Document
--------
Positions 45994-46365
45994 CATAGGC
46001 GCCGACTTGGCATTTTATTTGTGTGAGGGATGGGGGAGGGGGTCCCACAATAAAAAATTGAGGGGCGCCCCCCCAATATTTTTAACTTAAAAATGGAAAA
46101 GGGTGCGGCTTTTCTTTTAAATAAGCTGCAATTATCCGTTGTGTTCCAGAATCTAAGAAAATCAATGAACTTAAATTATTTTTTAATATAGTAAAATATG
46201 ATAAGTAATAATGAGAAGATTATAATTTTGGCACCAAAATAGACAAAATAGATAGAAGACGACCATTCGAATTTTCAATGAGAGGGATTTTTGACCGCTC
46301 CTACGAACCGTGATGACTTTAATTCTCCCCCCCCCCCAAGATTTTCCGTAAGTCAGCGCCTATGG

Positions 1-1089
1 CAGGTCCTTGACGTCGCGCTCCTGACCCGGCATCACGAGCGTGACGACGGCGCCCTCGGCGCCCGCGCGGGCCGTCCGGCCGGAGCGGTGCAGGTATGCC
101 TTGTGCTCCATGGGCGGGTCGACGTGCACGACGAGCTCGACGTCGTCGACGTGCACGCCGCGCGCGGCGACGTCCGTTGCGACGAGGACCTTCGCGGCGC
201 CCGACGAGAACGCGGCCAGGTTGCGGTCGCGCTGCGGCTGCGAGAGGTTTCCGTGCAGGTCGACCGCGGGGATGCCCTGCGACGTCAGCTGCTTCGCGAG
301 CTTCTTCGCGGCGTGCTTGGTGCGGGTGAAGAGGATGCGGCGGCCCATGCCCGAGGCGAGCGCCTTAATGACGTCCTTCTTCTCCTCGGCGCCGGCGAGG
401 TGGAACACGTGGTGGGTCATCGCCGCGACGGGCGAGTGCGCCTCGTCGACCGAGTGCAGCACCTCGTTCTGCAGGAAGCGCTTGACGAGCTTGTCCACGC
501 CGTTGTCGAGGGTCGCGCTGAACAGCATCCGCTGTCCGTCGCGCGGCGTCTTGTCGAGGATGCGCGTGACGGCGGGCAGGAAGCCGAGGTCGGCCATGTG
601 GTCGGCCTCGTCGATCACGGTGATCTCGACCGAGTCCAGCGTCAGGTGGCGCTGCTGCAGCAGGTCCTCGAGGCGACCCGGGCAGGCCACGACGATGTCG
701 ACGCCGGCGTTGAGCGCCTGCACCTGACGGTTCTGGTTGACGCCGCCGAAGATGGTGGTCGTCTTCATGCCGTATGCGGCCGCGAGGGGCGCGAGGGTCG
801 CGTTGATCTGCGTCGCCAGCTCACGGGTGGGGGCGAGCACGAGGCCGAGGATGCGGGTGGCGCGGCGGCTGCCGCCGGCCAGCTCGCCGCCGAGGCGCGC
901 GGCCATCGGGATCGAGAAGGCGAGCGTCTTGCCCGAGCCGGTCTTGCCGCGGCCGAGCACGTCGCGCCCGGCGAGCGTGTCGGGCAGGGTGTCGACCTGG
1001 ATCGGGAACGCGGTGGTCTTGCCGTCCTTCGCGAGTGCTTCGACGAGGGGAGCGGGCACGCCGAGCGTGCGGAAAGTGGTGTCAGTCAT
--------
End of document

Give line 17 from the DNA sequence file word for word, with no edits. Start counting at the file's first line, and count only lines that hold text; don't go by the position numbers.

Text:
901 GGCCATCGGGATCGAGAAGGCGAGCGTCTTGCCCGAGCCGGTCTTGCCGCGGCCGAGCACGTCGCGCCCGGCGAGCGTGTCGGGCAGGGTGTCGACCTGG